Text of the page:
Marriage Story

DRAMA; 2hr 16min

STARRING: Scarlett Johansson, Adam Driver, Laura Dern, Alan Alder, Ray Liotta, Julie Hagerty

The space between: Johansson and Driver

Noah Baumbach (The Squid and the Whale) is a filmmaker with a keen ear for spoken words and an unerring instinct for the innermost wounds they conceal. His latest bullseye opens with husband-and-wife Charlie and Nicole Barber (Driver and Johansson) extolling each other’s virtues in voice-overs played above a montage of expository footage. From this we learn, amongst other scene-setting details, that Charlie is an innovative New York theatre director and that Nicole is his favourite actress. They’re also the caring parents of an eight-year-old son (Azhy Robertson as Henry) and should by rights be mellowing into their twilight years as two peas in a self-sustaining pod. Instead, their glowing testimonies are for the benefit of a mediator: Nicole is, in fact, heading to LA to shoot a TV-series pilot and pour out her heart to a hotshot divorce lawyer (Dern, shark-sleek as Nora Fanshaw) while Charlie takes his new play to Broadway without her. So what the hell happened?


Nicole’s bottom line is that Charlie has come to take her so much for granted that he fails to perceive her as an individual. She is, however, very much her own, determined person, and while she and Charlie have vowed to keep their break-up on an easy-breezy even keel, their smarting feelings — and the Kafka-esque divorce process — won’t be working that way.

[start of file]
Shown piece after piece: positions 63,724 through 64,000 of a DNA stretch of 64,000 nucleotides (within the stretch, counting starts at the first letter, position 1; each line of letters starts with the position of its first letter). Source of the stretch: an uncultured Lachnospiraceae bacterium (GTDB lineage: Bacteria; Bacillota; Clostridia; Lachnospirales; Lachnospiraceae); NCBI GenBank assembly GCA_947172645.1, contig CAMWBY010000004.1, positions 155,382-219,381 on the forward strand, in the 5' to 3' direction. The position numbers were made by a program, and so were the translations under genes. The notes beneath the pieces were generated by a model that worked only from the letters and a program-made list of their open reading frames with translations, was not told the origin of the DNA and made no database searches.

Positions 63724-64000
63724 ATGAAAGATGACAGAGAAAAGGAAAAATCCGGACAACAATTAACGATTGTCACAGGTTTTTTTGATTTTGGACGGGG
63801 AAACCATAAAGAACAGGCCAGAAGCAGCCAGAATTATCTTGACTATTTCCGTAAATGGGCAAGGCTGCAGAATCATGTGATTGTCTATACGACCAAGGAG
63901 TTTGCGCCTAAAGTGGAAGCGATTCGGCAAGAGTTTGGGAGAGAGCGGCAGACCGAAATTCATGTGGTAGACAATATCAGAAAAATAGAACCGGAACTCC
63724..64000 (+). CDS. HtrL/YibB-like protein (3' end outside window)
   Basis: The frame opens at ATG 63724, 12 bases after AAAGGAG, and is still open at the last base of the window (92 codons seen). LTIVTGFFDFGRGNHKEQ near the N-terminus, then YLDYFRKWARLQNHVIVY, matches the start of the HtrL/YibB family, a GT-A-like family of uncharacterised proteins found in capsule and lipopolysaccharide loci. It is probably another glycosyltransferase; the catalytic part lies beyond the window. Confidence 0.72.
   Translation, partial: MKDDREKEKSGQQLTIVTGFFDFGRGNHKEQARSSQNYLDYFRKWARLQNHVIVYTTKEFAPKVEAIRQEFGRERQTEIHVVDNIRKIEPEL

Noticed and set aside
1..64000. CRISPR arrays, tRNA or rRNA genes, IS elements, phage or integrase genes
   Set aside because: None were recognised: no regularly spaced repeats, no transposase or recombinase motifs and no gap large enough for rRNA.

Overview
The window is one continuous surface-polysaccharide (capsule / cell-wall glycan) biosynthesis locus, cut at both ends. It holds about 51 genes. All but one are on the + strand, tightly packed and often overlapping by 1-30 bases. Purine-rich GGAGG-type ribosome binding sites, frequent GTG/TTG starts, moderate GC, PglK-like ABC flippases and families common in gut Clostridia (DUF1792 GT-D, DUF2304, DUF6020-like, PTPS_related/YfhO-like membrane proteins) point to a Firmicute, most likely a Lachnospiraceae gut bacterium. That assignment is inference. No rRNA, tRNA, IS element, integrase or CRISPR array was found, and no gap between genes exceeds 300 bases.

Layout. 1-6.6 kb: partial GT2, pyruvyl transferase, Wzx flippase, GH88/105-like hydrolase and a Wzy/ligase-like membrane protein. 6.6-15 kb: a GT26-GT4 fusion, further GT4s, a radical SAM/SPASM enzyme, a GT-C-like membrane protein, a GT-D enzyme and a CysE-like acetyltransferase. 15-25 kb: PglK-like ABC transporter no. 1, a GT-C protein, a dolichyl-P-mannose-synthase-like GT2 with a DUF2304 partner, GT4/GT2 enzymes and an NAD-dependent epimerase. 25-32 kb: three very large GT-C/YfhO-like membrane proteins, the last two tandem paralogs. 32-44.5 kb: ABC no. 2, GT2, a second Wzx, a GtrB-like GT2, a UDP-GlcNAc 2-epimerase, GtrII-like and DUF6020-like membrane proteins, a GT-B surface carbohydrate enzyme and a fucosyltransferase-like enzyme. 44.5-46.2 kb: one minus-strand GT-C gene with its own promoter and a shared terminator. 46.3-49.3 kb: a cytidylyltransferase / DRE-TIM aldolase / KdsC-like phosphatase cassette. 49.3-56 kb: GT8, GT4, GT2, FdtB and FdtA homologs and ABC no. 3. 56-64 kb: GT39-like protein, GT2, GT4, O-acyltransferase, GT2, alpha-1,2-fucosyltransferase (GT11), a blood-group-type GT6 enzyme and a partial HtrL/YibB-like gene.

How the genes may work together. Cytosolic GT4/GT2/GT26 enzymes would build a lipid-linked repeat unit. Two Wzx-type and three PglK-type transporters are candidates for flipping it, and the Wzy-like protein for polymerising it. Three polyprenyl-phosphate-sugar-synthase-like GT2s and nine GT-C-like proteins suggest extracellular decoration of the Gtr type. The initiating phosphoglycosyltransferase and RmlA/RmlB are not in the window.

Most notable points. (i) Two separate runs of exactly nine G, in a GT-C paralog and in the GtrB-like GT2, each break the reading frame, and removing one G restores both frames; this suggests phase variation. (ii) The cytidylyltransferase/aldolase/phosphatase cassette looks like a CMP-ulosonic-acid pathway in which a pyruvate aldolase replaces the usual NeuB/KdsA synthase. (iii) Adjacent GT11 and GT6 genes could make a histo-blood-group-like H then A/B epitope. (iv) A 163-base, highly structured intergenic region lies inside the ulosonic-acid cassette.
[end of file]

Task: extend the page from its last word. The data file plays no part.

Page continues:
From the get-go, the scales are stacked against Charlie. His lawyer (Alda) is a useless pussycat. Henry is happy in LA with Nicole. Bi-coastal trips cost a bomb, even before the legal costs kick in. Shredded by the back-and-forth bloodletting, Charlie starts to feel “like a criminal.” The Barbers’ day in court is excruciating, too, with the unstoppable Ms Fanshaw and Charlie’s scrappy new attorney, Jay (Liotta, in vintage Goodfellas form), going head-to-head like the street brawlers they basically are.


But it’s the beats between the vile swipes, when Charlie is doggedly going it alone or Nicole is being reflexively wifely, that truly allow Driver and Johansson’s honest, intelligent performances to inhabit the paradoxes of learning to let go. Nicole’s trimming of Charlie’s hair and casual re-tying of his shoelace are the ingrained gestures of the person once closest to him who now knows him only too well. They strike the deepest and most saddening chords of all, without anything needing to be said.